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Kek Lok Si Temple during Chinese New Year is worth the visit

Chinese New Year is a celebration celebrated by all Chinese in the world, and of course in Penang, to celebrate the start of a new year. Chinese New Year or CNY on short, falls in end January to early February

The Kek Lok Si Temple or otherwise known as “Temple of Supreme Bliss” or “Temple of Sukhavati” is a Buddhist temple situated in Air Itam in Penang and is one of the best known temples on the island. It is the largest Buddhist temple complex in Southeast Asia. The temple is heavily commercialised with shops at every level and inside the main temple complexes.

Most visitors approach the temple as they ascend a stairway, roofs of which provide shelter to a multitude of shops selling souvenirs and other – mostly secular – commodities. They pass by a so-called Liberation Pond, following the buddhist tradition of merit-making, turtles may be released into freedom, albeit a limited one.

The temple itself consists of several large halls for assembly and prayer, here, statues of Buddha, various Bodhisattvas as well as Chinese gods are being venerated.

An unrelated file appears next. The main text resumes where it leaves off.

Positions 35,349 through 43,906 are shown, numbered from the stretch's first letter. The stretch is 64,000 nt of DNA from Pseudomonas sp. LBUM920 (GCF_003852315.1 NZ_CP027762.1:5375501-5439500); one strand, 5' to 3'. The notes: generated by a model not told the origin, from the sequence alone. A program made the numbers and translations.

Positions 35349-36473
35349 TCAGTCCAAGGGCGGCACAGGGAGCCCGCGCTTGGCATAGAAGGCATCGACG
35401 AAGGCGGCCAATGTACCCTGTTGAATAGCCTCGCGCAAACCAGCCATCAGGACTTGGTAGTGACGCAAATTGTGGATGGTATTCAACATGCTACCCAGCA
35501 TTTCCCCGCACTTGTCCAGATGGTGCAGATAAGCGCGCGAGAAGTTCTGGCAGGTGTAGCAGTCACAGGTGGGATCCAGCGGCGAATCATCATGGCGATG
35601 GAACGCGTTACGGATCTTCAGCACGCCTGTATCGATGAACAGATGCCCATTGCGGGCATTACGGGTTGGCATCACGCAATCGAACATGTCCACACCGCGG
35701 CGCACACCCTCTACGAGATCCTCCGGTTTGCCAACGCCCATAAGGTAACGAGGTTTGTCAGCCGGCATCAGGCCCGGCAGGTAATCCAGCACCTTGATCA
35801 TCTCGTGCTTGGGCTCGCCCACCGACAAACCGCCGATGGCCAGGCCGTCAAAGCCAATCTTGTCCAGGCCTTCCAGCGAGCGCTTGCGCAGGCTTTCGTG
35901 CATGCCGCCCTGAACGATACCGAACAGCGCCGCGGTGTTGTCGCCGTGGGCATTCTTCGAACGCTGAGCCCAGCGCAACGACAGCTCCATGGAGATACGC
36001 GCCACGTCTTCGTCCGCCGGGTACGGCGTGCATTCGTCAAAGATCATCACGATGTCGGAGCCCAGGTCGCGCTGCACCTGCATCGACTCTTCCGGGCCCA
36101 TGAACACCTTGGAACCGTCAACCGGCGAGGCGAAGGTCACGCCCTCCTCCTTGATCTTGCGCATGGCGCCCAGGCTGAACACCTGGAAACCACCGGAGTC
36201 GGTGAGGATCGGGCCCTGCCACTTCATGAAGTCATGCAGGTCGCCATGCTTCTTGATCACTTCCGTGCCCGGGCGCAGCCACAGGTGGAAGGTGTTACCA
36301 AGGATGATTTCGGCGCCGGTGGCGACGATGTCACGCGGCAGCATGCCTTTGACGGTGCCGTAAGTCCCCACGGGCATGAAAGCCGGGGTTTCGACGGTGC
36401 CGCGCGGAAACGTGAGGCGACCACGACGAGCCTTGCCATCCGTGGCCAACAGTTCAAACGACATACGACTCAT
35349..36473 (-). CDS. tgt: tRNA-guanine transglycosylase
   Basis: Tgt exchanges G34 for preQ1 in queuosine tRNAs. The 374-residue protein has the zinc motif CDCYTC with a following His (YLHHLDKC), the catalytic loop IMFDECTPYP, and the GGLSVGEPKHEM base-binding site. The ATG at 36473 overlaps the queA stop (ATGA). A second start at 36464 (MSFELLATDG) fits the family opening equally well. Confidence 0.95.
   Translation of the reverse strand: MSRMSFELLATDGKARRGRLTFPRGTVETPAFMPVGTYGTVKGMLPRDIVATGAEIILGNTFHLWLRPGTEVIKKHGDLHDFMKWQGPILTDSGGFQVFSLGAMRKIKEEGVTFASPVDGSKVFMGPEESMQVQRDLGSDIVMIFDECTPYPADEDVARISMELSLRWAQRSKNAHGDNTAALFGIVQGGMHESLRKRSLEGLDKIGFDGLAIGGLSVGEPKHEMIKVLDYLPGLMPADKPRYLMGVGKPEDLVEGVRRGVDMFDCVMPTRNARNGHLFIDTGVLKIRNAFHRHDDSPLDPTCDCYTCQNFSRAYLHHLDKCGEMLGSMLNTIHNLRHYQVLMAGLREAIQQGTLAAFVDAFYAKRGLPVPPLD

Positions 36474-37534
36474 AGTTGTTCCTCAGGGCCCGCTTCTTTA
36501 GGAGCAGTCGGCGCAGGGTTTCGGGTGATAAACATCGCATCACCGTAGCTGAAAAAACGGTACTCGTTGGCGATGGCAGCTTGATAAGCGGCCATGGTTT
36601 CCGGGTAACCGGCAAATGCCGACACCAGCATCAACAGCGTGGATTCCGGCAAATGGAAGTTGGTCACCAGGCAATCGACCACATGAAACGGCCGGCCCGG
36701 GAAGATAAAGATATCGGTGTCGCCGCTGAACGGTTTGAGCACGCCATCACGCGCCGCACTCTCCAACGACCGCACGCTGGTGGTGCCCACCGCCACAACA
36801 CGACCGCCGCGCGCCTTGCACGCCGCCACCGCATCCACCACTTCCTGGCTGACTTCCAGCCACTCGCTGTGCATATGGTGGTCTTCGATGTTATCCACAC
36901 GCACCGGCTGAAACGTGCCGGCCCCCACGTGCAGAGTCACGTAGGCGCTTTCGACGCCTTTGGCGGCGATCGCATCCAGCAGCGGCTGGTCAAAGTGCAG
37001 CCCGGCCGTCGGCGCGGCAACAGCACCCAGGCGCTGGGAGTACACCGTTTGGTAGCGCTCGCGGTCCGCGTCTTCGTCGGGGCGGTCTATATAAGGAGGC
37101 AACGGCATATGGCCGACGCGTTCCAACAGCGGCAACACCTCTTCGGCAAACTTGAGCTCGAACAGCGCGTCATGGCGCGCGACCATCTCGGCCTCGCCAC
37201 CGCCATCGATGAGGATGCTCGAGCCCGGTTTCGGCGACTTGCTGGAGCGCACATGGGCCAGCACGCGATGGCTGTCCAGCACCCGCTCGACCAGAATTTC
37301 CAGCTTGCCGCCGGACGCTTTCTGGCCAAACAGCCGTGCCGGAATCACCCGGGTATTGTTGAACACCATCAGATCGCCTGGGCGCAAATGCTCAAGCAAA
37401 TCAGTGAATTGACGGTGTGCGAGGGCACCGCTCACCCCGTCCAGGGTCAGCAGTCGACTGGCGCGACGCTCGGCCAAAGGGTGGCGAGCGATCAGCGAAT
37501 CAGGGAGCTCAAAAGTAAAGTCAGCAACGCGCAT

The Pagoda you see lighted up is the Pagoda of the 10,000 Buddhas. It was built in 1930. This 7 storey Pagoda combines a Chinese octagonal base with a middle tier of Thai design, and a Burmese crown; reflecting the temple’s embrace of both Mahayana and Theravada Buddhism.  After climbing up the spiral top, you will have a scenic view of Air Itam Town below.

Intricate woodwork, often brightly painted and a plethora of lanterns add to the visual impression. During Chinese New Year, for an entire month, the entire temple will be lighted up with 100,000 lanterns and lights and these decorations could be seen from a few kilometers away. During this time, the temple will be open to the public till late in the night!

There is an inclined lift to carry pilgrims and visitors further uphill. On the elevated platform, you can find a pond filled with Koi and the towering statue of Kuan Yin, Goddess of Mercy, which can also be regarded as Avalokitheshvara, Bodhisattva of Universal Compassion.

In 2002, a 30.2m bronze statue of the Kuan Yin was completed and opened to public. It replaced the previous white plaster Kuan Yin statue which was damaged due to a fire a few years earlier. The bronze statue is located on the hillside above the pagoda while the head of the previous statue which survived the fire is preserved and placed on the right hand corner of the new statue.

Getting here:
 Rapid Penang Bus 201, 203, 204, 206, 306 and U502. Check the Rapid Penang Bus Route for details, map and time table. The most convenient bus stop is located along Jalan Pasar, at the foothills of the temple. Jalan Pasar is a one-way street. Walk following the traffic flow until you reach a T-junction. You can see Kek Lok Si towering to the left side. Turn left and walk in its direction.

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